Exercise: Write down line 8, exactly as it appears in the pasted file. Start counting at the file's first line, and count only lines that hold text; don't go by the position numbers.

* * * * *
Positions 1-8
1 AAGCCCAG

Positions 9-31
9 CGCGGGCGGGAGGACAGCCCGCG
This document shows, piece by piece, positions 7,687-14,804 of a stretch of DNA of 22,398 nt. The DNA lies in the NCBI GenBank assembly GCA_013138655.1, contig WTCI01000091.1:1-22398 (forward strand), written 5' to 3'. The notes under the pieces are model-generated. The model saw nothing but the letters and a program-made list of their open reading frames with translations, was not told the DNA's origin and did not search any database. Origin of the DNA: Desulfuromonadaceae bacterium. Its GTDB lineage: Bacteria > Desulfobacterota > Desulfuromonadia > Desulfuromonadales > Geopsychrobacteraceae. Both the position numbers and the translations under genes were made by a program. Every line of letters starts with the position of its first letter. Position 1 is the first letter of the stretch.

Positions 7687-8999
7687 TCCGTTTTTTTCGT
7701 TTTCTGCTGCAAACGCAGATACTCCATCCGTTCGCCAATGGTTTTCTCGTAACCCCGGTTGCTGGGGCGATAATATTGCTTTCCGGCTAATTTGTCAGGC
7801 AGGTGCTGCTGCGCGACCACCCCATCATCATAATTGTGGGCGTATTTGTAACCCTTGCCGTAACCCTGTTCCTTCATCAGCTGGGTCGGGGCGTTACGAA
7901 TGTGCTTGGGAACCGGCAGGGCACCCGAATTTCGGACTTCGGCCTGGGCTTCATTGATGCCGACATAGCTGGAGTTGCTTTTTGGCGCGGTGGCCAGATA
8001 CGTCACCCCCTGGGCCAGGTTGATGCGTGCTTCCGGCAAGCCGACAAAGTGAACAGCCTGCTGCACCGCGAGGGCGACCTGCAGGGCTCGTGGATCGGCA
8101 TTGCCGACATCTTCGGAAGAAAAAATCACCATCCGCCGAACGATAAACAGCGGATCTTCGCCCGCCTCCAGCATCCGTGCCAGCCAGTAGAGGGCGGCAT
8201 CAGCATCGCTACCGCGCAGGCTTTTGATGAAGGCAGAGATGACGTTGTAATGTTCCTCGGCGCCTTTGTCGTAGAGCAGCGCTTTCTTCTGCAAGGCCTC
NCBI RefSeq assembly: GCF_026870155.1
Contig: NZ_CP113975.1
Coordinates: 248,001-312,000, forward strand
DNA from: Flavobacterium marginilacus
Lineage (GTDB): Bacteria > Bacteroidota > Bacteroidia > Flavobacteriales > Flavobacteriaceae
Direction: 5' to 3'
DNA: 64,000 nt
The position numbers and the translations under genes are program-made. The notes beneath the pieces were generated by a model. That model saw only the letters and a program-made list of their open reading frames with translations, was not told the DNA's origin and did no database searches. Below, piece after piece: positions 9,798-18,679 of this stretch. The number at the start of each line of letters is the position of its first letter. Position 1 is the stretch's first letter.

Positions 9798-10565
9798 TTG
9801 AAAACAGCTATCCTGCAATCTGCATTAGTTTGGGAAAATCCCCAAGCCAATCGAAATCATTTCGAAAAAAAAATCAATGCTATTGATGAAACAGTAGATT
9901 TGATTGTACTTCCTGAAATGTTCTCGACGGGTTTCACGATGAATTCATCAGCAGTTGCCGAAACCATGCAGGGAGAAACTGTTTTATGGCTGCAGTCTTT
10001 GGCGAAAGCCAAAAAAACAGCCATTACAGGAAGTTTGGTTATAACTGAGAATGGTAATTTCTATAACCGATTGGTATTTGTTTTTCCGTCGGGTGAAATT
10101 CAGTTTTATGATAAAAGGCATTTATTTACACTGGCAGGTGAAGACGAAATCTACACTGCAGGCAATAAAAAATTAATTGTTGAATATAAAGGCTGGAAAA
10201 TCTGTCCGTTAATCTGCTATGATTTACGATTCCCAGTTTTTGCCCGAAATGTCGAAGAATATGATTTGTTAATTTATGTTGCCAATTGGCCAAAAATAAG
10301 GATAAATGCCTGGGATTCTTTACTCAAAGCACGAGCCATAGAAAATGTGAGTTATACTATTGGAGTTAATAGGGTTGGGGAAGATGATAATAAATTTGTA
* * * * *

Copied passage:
7701 TTTCTGCTGCAAACGCAGATACTCCATCCGTTCGCCAATGGTTTTCTCGTAACCCCGGTTGCTGGGGCGATAATATTGCTTTCCGGCTAATTTGTCAGGC